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Search
Generic filters
Search in title
Search in content
Filter by Custom Post Type
Products
Pages
Posts
Filter by Product Categories
All Bulbs
Alliums
Apparel
Bulbs for Cutting
Bulbs for Naturalizing
Bulbs for the South
Daffodils
All Daffodils
Daffodil Blends
Daffodils for Naturalizing
Daffodils for the South
Double Daffodils
Fragrant Daffodils
Gold Standard Daffodils
Jonquils
Landscape-Size Daffodils
Miniature Daffodils
Uncommon Daffodils
Deer Resistant Bulbs
Featured This Week
Hyacinths
Indoor Bulbs
Dutch Amaryllises
Paperwhites
Peruvian Amaryllises
New This Fall
Paperwhites
Planting Tools
Rodent Resistant
Shade Tolerant Bulbs
Shop by Bloom Time
Early
Early-Mid
Late
Mid
Mid-Late
Very Early
Very Late
Shop by Color
Apricot
Blue
Cream
Green
Lavender
Maroon
Orange
Pink
Purple
Red
White
Yellow
Specialty Bulbs
Color Your Grass™
Crocuses
Grape Hyacinths
Other Spring-Flowering Bulbs
Tulips
All Tulips
BedSpreads®
Cubed Blends
Cut Flower Mixes
Darwin Hybrids
Double Tulips
Perennial Tulips
Squared Blends
Tulip Blends
Tulip Singles
Wild Tulips

Winter – An Important Time for a Flowerbulb

Winter cold is essential to the life cycle of bulbs.  

Bulbs begin to grow roots in the weeks after fall planting, prompted by the cooling soil. Then, preparation for winter begins, as some of the stored energy in the bulb changes into an “antifreeze” that protects it from damage during the coldest winter weather.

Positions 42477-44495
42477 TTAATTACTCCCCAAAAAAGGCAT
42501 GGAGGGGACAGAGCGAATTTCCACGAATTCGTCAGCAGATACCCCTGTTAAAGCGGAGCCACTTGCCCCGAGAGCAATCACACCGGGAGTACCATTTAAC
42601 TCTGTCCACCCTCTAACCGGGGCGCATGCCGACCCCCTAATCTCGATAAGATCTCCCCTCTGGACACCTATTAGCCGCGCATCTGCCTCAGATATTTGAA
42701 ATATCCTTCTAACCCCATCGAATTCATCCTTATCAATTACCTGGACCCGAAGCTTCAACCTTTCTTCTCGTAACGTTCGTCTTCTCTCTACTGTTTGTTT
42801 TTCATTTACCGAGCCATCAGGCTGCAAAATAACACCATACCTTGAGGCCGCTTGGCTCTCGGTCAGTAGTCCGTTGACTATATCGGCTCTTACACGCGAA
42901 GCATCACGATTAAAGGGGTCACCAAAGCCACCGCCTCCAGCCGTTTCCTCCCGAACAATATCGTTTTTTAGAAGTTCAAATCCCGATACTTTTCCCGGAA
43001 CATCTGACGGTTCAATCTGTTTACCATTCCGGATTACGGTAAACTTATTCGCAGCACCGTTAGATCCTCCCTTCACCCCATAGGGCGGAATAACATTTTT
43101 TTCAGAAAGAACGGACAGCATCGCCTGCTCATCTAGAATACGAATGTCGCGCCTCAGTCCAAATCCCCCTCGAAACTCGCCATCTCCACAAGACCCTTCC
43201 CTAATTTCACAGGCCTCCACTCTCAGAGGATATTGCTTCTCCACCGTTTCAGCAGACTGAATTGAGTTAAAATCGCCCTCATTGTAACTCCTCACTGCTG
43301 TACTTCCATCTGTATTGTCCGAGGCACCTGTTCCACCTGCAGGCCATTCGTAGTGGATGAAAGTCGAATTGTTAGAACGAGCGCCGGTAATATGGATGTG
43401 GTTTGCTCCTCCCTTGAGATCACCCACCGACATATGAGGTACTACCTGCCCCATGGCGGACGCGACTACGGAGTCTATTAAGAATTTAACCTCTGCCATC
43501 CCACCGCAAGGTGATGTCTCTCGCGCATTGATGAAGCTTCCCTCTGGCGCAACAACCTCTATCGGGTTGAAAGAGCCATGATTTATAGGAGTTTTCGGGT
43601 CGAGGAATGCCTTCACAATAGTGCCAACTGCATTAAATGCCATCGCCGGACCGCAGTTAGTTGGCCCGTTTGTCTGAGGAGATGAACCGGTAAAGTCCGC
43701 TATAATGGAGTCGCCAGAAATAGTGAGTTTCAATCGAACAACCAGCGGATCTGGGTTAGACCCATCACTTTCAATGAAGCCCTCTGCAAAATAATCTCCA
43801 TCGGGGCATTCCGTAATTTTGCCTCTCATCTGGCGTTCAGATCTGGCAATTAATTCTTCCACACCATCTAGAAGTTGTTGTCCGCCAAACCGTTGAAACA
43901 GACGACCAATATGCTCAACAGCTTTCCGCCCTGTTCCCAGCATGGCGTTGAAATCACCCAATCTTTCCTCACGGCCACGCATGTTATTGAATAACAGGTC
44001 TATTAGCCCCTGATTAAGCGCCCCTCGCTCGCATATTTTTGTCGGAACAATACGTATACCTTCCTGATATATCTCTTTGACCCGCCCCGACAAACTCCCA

Tulips and many other spring-flowering bulbs evolved in cold-winter climates. They not only expect an extended cold period they require it. It is one of nature’s mysteries that each bulb knows how much cold it needs. Most bulbs require between 10 and 17 weeks, during which time the soil temperature remains below 45 degrees Fahrenheit. Snowdrops, Winter Wolf’s Bane, and crocuses require fewer weeks of cold and are the first to bloom. Later blooming bulbs such as Snowflakes and tulips need a longer cold period to grow and bloom correctly.  

Bulbs recognize that spring is coming by the warming of the soil. As the soil warms, the bulb “re-awakens” and begins to prepare for growth. The “antifreeze” changes back into energy reserves, and in a few weeks, the first green shoots appear above the soil. 

In much of the United States, the extended cold period that most bulbs require is provided naturally by winter. What happens in parts of the country where winters are mild and flowerbulbs don’t get enough cold? They may fail to perform, or they may be stunted, growing just a fraction of their normal height. In the South and in California, it is possible to supplement the cold that bulbs require by prechilling them – placing them in a refrigerator for 6 – 12 weeks before planting in late fall or early winter. 

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